I didn’t know what to say to this. For as long as I remember, Shillong was the only place I would associate with the word ‘home’. It felt like it is here that I belonged; and yet deep down the teenager, I knew that the place did not consider me it’s own.
To be honest, the first realization of this happened somewhere in my early teens. My parents were looking to get a place of residence. We have always lived in a rented place. As the housing search began (as an 8-year-old I got comprehend only bits and pieces of whatever was going on), everything seemed to center around Kolkata.
“Ma, why are you looking for a place in Kolkata? Why not here?”, I asked.
“Because we cannot buy houses here. Meghalaya is a sixth schedule state, my dear. Only tribals can buy land in most parts of the state. Yes, there are some European Wards like Jail Road or Oakland. But property prices there are just too high. And moreover, if we take a flat in Kolkata, we will be more easily accessible to you when you grow up and work.”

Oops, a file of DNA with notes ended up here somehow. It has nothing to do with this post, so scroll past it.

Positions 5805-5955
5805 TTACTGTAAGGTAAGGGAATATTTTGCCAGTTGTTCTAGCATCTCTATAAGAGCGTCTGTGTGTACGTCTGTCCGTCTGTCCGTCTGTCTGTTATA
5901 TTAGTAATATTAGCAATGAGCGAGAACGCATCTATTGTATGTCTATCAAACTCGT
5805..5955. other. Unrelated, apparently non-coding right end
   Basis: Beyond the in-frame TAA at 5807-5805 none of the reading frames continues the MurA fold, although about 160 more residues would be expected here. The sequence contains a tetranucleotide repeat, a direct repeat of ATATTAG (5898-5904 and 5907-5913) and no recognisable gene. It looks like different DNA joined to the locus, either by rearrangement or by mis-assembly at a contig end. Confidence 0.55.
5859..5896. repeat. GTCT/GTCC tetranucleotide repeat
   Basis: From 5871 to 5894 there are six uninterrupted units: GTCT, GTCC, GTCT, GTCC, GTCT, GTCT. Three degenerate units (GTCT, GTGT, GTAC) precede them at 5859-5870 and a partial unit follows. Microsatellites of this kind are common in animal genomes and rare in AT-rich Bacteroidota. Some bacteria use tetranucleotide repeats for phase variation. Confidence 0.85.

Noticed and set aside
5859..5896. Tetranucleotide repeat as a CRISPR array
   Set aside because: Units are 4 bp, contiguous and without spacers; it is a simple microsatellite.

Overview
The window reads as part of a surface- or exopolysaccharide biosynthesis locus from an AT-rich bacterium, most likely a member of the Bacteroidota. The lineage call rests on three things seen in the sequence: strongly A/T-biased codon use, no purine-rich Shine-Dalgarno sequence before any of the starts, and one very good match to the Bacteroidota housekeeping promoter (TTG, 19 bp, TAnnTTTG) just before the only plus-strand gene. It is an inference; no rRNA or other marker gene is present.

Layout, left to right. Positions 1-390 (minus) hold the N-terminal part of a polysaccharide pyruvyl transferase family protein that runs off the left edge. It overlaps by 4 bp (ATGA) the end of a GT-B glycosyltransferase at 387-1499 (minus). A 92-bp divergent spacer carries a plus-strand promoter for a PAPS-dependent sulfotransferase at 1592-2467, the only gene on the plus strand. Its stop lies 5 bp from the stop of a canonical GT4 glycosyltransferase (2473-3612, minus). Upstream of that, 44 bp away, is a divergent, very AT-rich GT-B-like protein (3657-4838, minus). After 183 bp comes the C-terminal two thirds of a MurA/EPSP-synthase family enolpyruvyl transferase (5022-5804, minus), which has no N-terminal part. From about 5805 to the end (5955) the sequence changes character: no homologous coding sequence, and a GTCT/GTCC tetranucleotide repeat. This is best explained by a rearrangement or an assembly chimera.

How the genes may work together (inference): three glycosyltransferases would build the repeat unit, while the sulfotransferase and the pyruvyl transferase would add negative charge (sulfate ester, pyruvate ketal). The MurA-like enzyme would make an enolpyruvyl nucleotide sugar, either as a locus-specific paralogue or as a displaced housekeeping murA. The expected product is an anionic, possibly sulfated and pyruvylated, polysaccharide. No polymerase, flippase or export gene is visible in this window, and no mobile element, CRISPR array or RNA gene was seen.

Things the 8-year-old me comprehended out of this conversation .
Shillong is not my home as I had thought it to be. It is not providing my parents with a conducive environment to set up a place of permanent residence despite having spent almost all their career here.
I had to go out of Shillong to make my career.
Fast forward to a couple of years from the day of this conversation, I became active in various co-curricular activities. I would ace the debates, science seminars, essay writing competitions, and others at the school level. This would make me qualify for the district level events. And that’s when the divide started to show up. I would not go past the district level events. Even if I did manage to make it to the state level, never would I be selected for national-level events.
I started to lose hope, believing that something was lacking in me. That’s when elders (parents, teachers, and others) reached out to me and pointed it out that this has nothing to do with my talent and the people qualifying are all tribal residents of the state. The state does not consider us, the non-tribal Bengali as its residents and hence the step-motherly treatment .
Once it was pointed out to me, I started noticing the pattern. It was everywhere. Meghalaya did not consider me its daughter. I had no option but to accept this. This made me firmer in my resolve to study out-of-state and with that, a few years later, I found myself in the conversation we started this article with .